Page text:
The IMF estimated that Greece’s current bailout was already €12.6bn short. Then if EU provides the 3bn€, the deficit for the programme would be around 9,5 billion Euro, and this amount should be the first chapter of the new financial package.

If EU concedes to Tsipras his request to be in a deficit around 1,5% of GDP, It means a financial deficit for the programme of 2.800 million € for 2015, 5.900 million € for 2016 and 6.200 million € for 2016.Taken together, that’s €14.9bn. Taken in considerations deficit and payments, the amount required for Greece as third package would be 35.000 million €, taking into consideration that IMF provides 16bn€, part of Greece´s current bailout

    4.    Conclusions.

a)      The extension of second financial package is not enough for Greece needs during the four months. Greece must allocate own resources to face payments along the extension.
b)      Loans from EU have a very long tenor and there are not payments until 2020, it means that for and after 2020 Greece will need a primary surplus of 5% of GDP for next ten years.
c)      The reduction of primary deficit as Tsipras requests, will have a negative impact for the new bailout of 15bn€ in next 3 years.
d)     Greece will need to have a stable economic growth more than 3% a year to meet financial requirements. If growth is less than this, with a deflation situation, primary surplus must be around 8% GDP. This can be got only with new austerity measures and increasing taxes. If Greece reaches the level of revenues from taxes similar to Spain or Portugal, it could help to reduce the financial needs.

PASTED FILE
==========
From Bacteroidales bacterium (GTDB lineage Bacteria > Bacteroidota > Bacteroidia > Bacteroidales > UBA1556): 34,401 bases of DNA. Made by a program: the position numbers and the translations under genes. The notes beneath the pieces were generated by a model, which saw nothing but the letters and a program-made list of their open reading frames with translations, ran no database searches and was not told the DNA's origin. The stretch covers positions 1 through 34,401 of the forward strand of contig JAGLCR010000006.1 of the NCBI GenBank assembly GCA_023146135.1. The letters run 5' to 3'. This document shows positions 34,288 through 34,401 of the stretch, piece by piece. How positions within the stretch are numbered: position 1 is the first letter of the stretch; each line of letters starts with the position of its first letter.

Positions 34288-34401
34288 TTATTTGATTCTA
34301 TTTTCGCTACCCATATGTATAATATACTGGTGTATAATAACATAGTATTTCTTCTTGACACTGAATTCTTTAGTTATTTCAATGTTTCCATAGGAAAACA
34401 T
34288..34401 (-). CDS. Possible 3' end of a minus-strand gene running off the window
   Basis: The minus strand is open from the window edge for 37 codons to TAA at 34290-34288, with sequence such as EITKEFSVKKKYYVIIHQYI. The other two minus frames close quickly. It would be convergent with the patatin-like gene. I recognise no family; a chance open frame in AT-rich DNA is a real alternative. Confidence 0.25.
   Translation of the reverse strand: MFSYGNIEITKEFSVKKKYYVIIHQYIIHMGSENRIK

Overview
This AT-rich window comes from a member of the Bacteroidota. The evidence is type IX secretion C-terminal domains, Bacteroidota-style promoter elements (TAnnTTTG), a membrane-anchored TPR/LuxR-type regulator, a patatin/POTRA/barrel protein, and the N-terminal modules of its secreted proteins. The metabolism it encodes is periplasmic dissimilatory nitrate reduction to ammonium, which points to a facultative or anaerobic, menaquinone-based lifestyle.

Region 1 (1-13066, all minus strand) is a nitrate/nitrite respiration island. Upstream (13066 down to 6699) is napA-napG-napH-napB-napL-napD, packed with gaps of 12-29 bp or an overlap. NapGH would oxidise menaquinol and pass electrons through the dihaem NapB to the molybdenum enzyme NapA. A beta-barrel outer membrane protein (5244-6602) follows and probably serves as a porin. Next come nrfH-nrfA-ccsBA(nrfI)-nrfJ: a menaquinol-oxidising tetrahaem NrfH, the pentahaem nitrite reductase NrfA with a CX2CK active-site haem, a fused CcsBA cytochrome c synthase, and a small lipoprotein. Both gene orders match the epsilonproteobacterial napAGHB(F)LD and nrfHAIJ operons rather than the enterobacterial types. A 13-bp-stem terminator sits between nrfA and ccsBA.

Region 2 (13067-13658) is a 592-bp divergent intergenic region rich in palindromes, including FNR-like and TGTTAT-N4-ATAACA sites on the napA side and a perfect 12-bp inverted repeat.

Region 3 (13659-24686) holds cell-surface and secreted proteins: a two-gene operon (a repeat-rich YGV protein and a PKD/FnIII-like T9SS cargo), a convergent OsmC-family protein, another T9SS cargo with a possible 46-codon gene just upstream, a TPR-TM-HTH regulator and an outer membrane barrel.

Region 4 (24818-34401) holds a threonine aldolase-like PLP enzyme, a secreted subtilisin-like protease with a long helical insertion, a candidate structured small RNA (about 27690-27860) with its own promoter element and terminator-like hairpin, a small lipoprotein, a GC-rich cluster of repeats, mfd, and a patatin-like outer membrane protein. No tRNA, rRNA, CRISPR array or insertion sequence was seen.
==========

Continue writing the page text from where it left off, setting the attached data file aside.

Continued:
e)     The forecasts for 2014 and 2015 were optimistic with the highest growth in EU; but if 10% of deposits have flown and there could be a negative impact of the new government´s policy, it will mean that the revision is not positive and the situation could be the worst possible scenario for Greece and Euro.
f)      The recapitalization of Banks is another chapter, but it seems ECB will support with different mechanisms the liquidity of the system, except revision is not positive.

g)     If revision is not positive and there is no a new deal, Greece will be technically in default and probably out of Euro.